Probert had degenerative brain disease: study

Researchers at Boston University announced Thursday they have found a degenerative disease in brain tissue donated by former NHL enforcer Bob Probert, who died of heart failure last July at age 45.

Late NHL enforcer played for Detroit, Chicago

Researchers at Boston University have found a degenerative disease in brain tissue donated by former NHL enforcer Bob Probert.

The Center for the Study of Traumatic Encephalopathy issued a statement Thursday saying that Probert had chronic traumatic encephalopathy (CTE) when he died last July of heart failure at age 45.

Probert, who lived in Windsor, Ont., played 16 seasons in the NHL for Detroit and Chicago between 1985-2002. His 3,300 penalty minutes make him fifth on the league's career list.

Probert, who struggled with drinking problems during his career, is the second hockey player from the Boston University program to be diagnosed with the disease after death. The other was Reggie Fleming, a 1960s enforcer who played before helmets became mandatory.

Details of Probert's brain tissue analysis won't be made public until they are reviewed by an academic medical journal, the centre said in its statement,  but the Probert family requested that the CTE diagnosis be made public to raise awareness of the danger of brain trauma in sports.

"This is what he wanted," Probert's widow, Dani Probert, told CBC Windsor's Early Shift radio program. "This is why he wanted to donate his brain, and I'm definitely proud of the fact that he's a part of this study, and to get more information."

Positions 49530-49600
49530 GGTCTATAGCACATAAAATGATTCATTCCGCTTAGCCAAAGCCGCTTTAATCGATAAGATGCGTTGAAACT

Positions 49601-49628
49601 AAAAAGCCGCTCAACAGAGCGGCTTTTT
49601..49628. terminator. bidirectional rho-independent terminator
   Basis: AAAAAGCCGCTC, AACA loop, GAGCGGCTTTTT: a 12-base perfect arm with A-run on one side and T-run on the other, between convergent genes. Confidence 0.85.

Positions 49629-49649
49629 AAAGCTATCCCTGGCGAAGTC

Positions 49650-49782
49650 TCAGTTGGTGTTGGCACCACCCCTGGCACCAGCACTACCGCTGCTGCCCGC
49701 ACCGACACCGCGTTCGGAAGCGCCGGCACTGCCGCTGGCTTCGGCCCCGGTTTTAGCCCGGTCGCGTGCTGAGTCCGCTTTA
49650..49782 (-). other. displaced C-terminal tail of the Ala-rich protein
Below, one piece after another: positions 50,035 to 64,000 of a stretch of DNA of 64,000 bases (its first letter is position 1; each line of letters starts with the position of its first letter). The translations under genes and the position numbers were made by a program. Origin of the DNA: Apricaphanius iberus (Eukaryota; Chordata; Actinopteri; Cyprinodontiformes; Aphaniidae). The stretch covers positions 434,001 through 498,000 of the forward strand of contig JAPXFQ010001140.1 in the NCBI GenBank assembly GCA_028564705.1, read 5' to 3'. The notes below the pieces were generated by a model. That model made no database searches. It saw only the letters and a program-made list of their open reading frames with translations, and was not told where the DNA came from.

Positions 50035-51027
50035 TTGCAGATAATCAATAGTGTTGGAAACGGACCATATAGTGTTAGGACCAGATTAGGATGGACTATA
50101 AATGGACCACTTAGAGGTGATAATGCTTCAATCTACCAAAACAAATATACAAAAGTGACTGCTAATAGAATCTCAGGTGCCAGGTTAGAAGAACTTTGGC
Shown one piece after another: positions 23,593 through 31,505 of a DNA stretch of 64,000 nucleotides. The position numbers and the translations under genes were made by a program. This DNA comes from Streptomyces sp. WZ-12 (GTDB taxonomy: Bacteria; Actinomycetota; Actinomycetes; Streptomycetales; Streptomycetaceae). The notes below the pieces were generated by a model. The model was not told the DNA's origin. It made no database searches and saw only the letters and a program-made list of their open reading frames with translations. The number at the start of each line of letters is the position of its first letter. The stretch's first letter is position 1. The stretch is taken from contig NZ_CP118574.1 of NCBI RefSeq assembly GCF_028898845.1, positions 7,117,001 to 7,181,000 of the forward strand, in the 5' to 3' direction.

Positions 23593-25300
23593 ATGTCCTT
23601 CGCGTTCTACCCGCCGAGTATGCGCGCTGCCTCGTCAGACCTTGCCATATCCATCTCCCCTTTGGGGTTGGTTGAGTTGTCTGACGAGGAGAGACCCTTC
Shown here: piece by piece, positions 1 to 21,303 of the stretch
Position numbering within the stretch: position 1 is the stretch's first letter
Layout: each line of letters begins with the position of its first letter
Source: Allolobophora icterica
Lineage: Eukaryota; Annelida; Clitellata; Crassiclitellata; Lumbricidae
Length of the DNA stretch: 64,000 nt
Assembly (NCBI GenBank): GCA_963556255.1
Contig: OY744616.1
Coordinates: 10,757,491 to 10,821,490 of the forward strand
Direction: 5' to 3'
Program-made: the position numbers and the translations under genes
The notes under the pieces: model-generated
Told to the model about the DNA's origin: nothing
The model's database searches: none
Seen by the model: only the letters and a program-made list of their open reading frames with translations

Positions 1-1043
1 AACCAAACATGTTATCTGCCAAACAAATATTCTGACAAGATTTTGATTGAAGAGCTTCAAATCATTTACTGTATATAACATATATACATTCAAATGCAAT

Dr. Robert Cantu, co-director of the Boston University program, said it's difficult to determine exactly what caused the damage to Probert's brain tissue.

"How much is the hockey and how much is the fighting, we don't really know," Cantu told the New York Times for a story posted on its website Wednesday night. "We haven't definitely established that the skills of hockey as a sport lead to a certain percentage of participants developing CTE. But it can happen to hockey players, and while they're still relatively young."

GMs to further discuss head contact

The Center for the Study of Traumatic Encephalopathy is a collaboration between Boston University Medical School and the Sports Legacy Institute that is attempting to address the "concussion crisis" in sports. The group has been at the forefront of research into head trauma in sports, and has received a $1 million US gift from the NFL, which it has pushed for better treatment of concussions.